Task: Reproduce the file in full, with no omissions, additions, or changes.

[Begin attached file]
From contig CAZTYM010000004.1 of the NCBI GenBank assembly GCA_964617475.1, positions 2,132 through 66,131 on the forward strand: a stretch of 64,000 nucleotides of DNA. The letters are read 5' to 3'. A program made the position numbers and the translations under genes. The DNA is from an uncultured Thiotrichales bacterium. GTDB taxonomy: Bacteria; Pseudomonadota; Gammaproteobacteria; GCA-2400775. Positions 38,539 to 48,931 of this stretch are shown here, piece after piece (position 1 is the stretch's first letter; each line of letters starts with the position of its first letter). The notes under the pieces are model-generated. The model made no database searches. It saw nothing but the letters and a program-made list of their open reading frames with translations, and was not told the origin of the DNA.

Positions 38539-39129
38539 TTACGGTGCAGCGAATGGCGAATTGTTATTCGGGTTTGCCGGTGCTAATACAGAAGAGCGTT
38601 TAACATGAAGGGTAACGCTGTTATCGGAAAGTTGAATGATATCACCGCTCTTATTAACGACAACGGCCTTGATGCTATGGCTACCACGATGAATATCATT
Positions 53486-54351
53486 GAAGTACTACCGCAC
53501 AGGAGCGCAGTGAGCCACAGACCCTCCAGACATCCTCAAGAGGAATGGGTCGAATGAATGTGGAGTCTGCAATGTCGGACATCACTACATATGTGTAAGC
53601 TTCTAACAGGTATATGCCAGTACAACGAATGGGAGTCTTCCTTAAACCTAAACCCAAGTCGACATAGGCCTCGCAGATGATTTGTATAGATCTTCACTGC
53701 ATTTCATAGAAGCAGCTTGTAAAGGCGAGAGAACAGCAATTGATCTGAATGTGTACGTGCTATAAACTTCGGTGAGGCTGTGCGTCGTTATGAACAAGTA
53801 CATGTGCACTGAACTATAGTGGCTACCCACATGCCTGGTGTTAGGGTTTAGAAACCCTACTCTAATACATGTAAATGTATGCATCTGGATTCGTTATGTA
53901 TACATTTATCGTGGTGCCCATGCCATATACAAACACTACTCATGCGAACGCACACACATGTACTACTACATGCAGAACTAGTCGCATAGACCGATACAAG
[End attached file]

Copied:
From contig CAZTYM010000004.1 of the NCBI GenBank assembly GCA_964617475.1, positions 2,132 through 66,131 on the forward strand: a stretch of 64,000 nucleotides of DNA. The letters are read 5' to 3'. A program made the position numbers and the translations under genes. The DNA is from an uncultured Thiotrichales bacterium. GTDB taxonomy: Bacteria; Pseudomonadota; Gammaproteobacteria; GCA-2400775. Positions 38,539 to 48,931 of this stretch are shown here, piece after piece (position 1 is the stretch's first letter; each line of letters starts with the position of its first letter). The notes under the pieces are model-generated. The model made no database searches. It saw nothing but the letters and a program-made list of their open reading frames with translations, and was not told the origin of the DNA.

Positions 38539-39129
38539 TTACGGTGCAGCGAATGGCGAATTGTTATTCGGGTTTGCCGGTGCTAATACAGAAGAGCGTT
38601 TAACATGAAGGGTAACGCTGTTATCGGAAAGTTGAATGATATCACCGCTCTTATTAACGACAACGGCCTTGATGCTATGGCTACCACGATGAATATCATT
Positions 53486-54351
53486 GAAGTACTACCGCAC
53501 AGGAGCGCAGTGAGCCACAGACCCTCCAGACATCCTCAAGAGGAATGGGTCGAATGAATGTGGAGTCTGCAATGTCGGACATCACTACATATGTGTAAGC
53601 TTCTAACAGGTATATGCCAGTACAACGAATGGGAGTCTTCCTTAAACCTAAACCCAAGTCGACATAGGCCTCGCAGATGATTTGTATAGATCTTCACTGC
53701 ATTTCATAGAAGCAGCTTGTAAAGGCGAGAGAACAGCAATTGATCTGAATGTGTACGTGCTATAAACTTCGGTGAGGCTGTGCGTCGTTATGAACAAGTA
53801 CATGTGCACTGAACTATAGTGGCTACCCACATGCCTGGTGTTAGGGTTTAGAAACCCTACTCTAATACATGTAAATGTATGCATCTGGATTCGTTATGTA
53901 TACATTTATCGTGGTGCCCATGCCATATACAAACACTACTCATGCGAACGCACACACATGTACTACTACATGCAGAACTAGTCGCATAGACCGATACAAG